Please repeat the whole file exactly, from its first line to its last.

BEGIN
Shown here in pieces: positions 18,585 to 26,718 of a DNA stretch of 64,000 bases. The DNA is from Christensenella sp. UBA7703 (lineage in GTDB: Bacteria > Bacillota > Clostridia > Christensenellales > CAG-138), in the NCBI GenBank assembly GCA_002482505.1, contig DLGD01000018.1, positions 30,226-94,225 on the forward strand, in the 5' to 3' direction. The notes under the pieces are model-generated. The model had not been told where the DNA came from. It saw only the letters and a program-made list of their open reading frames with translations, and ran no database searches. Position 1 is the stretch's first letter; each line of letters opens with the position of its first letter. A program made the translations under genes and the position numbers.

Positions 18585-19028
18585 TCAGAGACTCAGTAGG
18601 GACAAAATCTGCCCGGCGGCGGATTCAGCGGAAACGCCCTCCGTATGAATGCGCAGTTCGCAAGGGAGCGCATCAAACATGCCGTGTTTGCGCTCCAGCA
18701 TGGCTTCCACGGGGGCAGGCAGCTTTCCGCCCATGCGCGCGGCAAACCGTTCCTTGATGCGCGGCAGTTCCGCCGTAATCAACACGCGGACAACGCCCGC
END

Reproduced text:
Shown here in pieces: positions 18,585 to 26,718 of a DNA stretch of 64,000 bases. The DNA is from Christensenella sp. UBA7703 (lineage in GTDB: Bacteria > Bacillota > Clostridia > Christensenellales > CAG-138), in the NCBI GenBank assembly GCA_002482505.1, contig DLGD01000018.1, positions 30,226-94,225 on the forward strand, in the 5' to 3' direction. The notes under the pieces are model-generated. The model had not been told where the DNA came from. It saw only the letters and a program-made list of their open reading frames with translations, and ran no database searches. Position 1 is the stretch's first letter; each line of letters opens with the position of its first letter. A program made the translations under genes and the position numbers.

Positions 18585-19028
18585 TCAGAGACTCAGTAGG
18601 GACAAAATCTGCCCGGCGGCGGATTCAGCGGAAACGCCCTCCGTATGAATGCGCAGTTCGCAAGGGAGCGCATCAAACATGCCGTGTTTGCGCTCCAGCA
18701 TGGCTTCCACGGGGGCAGGCAGCTTTCCGCCCATGCGCGCGGCAAACCGTTCCTTGATGCGCGGCAGTTCCGCCGTAATCAACACGCGGACAACGCCCGC